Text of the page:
ENGLAND CAPTURE 2016 HSBC CANADA WOMEN’S SEVENS CUP TITLE IN LANGFORD
The fifth place finish is certainly not what the Canadians had hoped for on home soil, but the resolve shown after a disappointing Cup Quarterfinal left the team feeling confident heading into their final series event next month in France. Canada bowed out of Cup competition earlier in the day with a heartbreaking 14-12 loss to France in the quarterfinals. The Canadians had led 12-0 with two minutes to play, but conceded two late tries as France stunned the hosts.
“We just lost one game and probably played only two real bad minutes the whole tournament,” said head coach John Tait. “But that’s the beauty of sevens, the key moment when you come apart can be your undoing.”
Canada was in the same position at last year’s Canada Sevens where they finished 3-0 on Day One before bowing out in the Cup Quarterfinals, losing two of their three matches on Day Two. Tait said he didn’t need to deliver a message to his team after the loss to France.
“There’s no need to kick them when they’re down,” said Tait. “We all made mistakes in the Quarterfinal (against France) across the board. I made some mistakes, but it’s all in hindsight. We just have to move on and learn from it and we’ll be a little bit better for the experience.”
While Tait didn’t want to harp on his team after the loss to France, captain Jen Kish did say teammate Ghislaine Landry pulled the team aside.
“(She) pulled us together and said ‘we need to leave it where it was and focus on the next match and we’ll revisit it after the tournament,’” said Kish. “That’s exactly what we did.”
Now that the tournament is over, Canada will have time to reflect on what worked and what didn’t, but none of the players seemed to dwell on Sunday’s only loss.
“Each one of these tours is a stepping stone towards the Olympics,” said Britt Benn. “It’s figuring out what works for us and what doesn’t work. It’s how you turn around from it and come back with a positive mindset.”
Canadian veteran Kelly Russell, who has been with the team for a decade, echoed Benn’s comments.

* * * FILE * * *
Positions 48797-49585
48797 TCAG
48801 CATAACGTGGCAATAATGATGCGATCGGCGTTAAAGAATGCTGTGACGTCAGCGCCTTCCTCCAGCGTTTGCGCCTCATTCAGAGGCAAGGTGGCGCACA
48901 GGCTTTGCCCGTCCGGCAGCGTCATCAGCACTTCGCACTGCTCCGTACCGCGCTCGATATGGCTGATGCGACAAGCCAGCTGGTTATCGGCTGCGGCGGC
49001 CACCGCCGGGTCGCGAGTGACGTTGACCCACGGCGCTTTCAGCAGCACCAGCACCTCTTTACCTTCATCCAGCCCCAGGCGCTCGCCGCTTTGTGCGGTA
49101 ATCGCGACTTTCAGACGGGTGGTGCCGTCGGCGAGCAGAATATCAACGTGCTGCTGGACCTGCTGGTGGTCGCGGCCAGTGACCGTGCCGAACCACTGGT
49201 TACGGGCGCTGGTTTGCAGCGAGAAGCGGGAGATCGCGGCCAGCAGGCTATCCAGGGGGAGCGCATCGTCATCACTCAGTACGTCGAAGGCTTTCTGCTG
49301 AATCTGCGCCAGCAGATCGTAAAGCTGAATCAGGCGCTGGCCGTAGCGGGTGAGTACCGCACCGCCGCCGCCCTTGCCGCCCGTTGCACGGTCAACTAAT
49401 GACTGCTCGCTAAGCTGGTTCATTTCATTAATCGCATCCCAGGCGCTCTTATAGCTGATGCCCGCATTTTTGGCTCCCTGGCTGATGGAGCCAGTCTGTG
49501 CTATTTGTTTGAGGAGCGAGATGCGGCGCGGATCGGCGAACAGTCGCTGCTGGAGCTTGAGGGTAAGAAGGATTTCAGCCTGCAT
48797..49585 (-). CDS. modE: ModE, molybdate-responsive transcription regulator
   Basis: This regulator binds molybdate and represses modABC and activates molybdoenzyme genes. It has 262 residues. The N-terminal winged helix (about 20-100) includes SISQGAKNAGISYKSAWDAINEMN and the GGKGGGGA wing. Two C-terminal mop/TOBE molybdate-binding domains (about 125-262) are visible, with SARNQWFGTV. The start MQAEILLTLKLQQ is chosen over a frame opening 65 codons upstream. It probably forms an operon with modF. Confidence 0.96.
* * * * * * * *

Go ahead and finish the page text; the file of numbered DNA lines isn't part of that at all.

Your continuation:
“It’s a learning process but to win it we’ve got to be on every second of the game,” said Russell. “We’re training hard these days, we’re going full at it, and it’s just mental. We have the skills, we have the gameplan, the systems, but we’ve got to be able to execute every second.”
CANADA 12-14 FRANCE
Canada were in control for much of the match, but Bianca Farella opened the scoring for the hosts as Canada staked an early 7-0 lead. Dominating possession for much of the first half, Canada added to their lead through a Kayla Moleschi try and took a comfortable 12-0 lead into the second half.
Nothing suggested France were going to stage a last minute comeback, but as often seen in sevens rugby, the game can turn on a dime. France cut the lead to 12-7 then scored again after the hooter had sounded to tie the match 12-12. France’s Shannon Izar then nailed a difficult conversion to give France the win at the death. With his team dominating the pace of play and controlling much of the match, head coach John Tait made three substitutes with his team leading by twelve the final two minutes.
“We were up two scores with two minutes left and we turned the ball over three times and missed three tackles and that’s unfortunately enough to let the team back in it to decide it in the end,” said Tait. “Hindsight’s 20/20, we would have left those girls in a little longer but we just judged it off how they played yesterday and the bench did a good job and today we just didn’t get the same finish from them.”
It is an all too familiar feeling for head coach John Tait and his team, who went a perfect 3-0 on day one in Langford last year, before falling in the Cup Quarterfinals. “We will use the way we finished last year, we had a similar outcome and ended up losing our final game of the day,” said Tait. “We just want to finish with some decent performances.”
CANADA 27-0 RUSSIA
It was another dominating performance from Canada, who pitched their fourth shutout in five matches at the Canada Sevens with a 27-0 win over Russia. There was no letdown after a disappointing loss to France earlier in the day as the Canadians jumped out to an early 5-0 lead with a Charity Williams try in the opening minute.